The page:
Saturday, May 14, 2011

Dead Beautiful review

Dead Beautiful
September 2010

I'd been meaning to read this book for quite some time, so I was glad to finally get my hands on it. High school student Renee Winters is devastated when she finds her parents, victims of an apparent murder, in the woods. Investigators insist that her parents have died from twin heart attacks however, and the case is soon closed. Renee is sent to stay with her eccentric, very formal, old-money grandfather who promptly shuffles her off to Gottfried Academy, an exclusive prep school in rural Maine.

There are plenty of mysteriously creepy happenings and strongly gothic vibe to this story. I'm a little disappointed in myself for not realizing that before I picked up the book. Hellooooo... the clue is right there in the title, Dead Beautiful. While Renee is busy in philosophy, Latin and botany classes at her new school, she finds she has an uncanny knack for sensing death around her - always noticing roadkill, or a dead deer near campus and the like. She is soon drawn to Dante, a taciturn loner at school. Twilight's Team Edward fans will find a lot to like in the intensely passionate and distantly perfect Dante.

I had a few things to nitpick about the book. Is it petty of me that I was bothered by the fact that the front and back cover show a forest... of the same tree that's been photoshopped over and over again? I wished the setting in the story had been just a little more distinct. We certainly get a feel for the layout of Gottfried Academy campus, but I wished there had been a little more about the fact that the majority of the story takes place in Maine. Some tension between the "townies" and students perhaps? A colorful local with a trademark Maine accent, or more description of the surrounding pine forests would have gone a long way with me. Really, I thought this story could have taken place nearly anywhere.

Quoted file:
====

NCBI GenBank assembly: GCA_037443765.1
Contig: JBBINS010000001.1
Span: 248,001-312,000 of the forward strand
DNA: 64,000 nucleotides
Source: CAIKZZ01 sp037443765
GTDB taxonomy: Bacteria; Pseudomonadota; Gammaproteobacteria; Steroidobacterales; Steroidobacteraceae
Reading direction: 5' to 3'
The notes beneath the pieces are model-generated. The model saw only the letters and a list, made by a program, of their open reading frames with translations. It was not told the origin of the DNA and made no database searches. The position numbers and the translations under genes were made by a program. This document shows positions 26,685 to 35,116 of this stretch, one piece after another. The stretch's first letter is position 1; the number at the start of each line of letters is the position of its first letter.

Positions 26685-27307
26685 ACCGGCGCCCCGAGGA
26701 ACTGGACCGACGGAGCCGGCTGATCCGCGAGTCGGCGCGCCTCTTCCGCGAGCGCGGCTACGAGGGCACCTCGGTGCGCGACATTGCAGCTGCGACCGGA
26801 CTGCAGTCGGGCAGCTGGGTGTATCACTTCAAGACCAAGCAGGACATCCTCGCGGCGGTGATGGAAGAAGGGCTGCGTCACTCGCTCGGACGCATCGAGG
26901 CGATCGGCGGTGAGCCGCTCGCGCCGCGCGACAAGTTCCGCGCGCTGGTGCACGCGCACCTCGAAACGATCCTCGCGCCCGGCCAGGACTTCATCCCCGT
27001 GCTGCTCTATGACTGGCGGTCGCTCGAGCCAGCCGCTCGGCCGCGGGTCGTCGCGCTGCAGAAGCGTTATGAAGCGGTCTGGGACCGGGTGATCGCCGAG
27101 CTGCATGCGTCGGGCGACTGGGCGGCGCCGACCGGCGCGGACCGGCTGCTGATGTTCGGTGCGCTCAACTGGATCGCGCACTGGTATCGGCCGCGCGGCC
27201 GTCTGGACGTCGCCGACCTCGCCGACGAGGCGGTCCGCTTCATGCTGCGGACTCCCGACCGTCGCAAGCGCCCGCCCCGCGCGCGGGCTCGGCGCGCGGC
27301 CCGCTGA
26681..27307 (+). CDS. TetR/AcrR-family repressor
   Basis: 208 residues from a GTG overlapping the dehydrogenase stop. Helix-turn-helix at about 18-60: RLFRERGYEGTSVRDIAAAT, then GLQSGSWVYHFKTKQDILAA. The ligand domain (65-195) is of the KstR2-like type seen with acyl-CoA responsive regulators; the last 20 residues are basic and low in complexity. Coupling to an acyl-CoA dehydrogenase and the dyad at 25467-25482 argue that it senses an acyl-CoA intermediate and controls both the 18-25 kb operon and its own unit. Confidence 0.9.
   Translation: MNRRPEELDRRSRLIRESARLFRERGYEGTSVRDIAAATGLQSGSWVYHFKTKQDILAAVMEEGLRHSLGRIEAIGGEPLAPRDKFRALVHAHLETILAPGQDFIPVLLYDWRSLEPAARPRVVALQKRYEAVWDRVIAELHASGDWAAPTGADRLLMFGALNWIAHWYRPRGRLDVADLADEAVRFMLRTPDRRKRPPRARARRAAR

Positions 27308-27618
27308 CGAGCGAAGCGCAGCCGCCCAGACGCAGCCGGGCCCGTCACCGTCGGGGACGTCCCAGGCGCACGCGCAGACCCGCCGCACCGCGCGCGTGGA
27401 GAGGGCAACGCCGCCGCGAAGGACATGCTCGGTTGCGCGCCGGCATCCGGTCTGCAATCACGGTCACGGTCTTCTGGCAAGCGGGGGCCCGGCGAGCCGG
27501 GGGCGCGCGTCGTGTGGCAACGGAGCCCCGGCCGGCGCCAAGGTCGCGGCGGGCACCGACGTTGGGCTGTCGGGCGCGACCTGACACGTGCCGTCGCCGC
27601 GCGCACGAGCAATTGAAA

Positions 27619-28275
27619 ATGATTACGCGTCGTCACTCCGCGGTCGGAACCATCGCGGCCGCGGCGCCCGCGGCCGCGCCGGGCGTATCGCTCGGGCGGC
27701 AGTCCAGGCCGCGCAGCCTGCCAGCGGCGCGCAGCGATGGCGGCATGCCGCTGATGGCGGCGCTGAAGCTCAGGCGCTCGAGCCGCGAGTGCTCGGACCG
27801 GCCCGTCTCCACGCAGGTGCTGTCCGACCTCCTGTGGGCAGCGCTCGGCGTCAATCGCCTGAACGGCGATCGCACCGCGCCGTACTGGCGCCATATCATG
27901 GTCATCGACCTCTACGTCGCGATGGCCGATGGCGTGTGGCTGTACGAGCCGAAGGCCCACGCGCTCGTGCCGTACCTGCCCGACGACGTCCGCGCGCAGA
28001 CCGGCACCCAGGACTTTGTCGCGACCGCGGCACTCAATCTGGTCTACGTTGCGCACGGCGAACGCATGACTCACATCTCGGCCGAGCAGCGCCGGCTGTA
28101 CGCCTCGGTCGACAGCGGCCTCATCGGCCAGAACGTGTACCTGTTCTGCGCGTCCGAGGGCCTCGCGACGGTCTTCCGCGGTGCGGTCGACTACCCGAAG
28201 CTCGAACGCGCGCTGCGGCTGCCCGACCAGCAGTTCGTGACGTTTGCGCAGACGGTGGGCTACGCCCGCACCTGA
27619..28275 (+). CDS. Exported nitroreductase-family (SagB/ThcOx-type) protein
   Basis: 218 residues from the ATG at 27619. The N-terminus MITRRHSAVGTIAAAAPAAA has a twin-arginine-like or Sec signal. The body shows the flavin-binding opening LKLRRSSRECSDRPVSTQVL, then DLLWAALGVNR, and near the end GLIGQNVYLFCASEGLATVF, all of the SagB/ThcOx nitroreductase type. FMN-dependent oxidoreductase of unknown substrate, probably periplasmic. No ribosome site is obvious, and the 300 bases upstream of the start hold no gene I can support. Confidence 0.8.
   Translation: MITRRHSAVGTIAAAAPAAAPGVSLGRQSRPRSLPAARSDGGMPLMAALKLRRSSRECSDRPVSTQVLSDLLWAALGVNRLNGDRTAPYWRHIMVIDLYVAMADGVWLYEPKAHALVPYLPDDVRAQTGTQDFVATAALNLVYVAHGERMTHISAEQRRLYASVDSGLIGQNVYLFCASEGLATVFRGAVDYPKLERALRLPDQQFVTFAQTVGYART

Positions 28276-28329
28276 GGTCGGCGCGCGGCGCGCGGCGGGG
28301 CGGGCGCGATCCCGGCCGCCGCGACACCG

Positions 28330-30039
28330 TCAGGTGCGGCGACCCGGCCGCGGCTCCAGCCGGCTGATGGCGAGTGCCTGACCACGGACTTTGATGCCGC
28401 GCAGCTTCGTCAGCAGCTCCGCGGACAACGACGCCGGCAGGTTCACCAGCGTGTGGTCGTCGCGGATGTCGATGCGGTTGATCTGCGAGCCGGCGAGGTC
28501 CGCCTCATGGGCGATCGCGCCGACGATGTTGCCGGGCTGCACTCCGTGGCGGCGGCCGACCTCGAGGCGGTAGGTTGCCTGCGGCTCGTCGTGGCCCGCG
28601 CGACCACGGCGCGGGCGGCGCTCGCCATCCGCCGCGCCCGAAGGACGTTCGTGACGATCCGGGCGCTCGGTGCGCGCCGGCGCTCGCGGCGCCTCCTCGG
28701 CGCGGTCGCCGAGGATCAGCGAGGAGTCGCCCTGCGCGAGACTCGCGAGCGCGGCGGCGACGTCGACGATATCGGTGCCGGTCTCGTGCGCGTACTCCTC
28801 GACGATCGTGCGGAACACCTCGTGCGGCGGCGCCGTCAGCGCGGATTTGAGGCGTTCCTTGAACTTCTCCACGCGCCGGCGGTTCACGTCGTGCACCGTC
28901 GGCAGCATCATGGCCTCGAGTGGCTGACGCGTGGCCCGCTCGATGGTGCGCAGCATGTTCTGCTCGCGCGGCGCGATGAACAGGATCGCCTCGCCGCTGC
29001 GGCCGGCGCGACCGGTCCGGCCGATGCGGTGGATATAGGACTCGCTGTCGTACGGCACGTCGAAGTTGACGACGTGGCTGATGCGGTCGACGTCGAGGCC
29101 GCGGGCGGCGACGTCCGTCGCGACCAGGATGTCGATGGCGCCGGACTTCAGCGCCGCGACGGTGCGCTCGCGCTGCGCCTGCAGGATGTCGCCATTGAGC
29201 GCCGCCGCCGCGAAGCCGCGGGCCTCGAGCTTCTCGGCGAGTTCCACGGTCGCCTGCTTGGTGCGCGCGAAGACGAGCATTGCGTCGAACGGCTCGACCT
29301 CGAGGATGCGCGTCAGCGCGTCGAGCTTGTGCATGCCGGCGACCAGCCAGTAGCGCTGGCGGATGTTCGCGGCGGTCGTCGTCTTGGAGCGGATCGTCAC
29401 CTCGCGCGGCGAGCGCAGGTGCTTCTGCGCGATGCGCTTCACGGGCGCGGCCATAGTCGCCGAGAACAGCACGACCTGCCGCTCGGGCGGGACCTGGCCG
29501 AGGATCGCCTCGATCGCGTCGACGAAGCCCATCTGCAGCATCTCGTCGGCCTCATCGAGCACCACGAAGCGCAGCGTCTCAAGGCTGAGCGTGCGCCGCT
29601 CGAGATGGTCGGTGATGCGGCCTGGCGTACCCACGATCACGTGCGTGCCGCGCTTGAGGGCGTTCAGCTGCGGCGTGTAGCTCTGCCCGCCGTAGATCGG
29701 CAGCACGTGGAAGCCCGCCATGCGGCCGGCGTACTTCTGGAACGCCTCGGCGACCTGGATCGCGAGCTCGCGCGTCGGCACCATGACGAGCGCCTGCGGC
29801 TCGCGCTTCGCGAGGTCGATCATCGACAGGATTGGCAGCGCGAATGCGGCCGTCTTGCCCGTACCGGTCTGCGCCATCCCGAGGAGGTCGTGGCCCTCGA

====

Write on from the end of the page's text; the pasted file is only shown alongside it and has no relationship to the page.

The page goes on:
Slowly but surely, Renee manages to unfurl clues that tie together her parents deaths and the deaths of other students at her school. It turns out that throughout human history, we have created elaborate burial and/or cremation rituals as a way of combating revenants. Anyone who dies before the age of 16 and isn't properly buried will come back from the dead, usually unaware of their undead status. It turns out that Renee is one of a handful of rare individuals who have the ability to sense this, and to put souls to rest for good. This plot point truly strained my suspension of disbelief. If that were true, wouldn't masses of undead children make themselves known every time there was a natural disaster? 
Nevertheless, I'll recommend this to Twilight fans or any other teens looking for paranormal romance featuring true love between soulmates without a love triangle.


I borrowed this book from the library.

2 comments:

  1. Nice review. I agree, it could have taken place anywhere in New England. I wasn't completely sold on the logistics of the paranormal reveal, but I did like learning about it.

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  2. Yeah, I don't know if I'll ever be completely sold on vampire romance. I keep thinking, "Oh, honey, what are you doing? Your boyfriend is all cold and dead. And he's really, really much too old for you."

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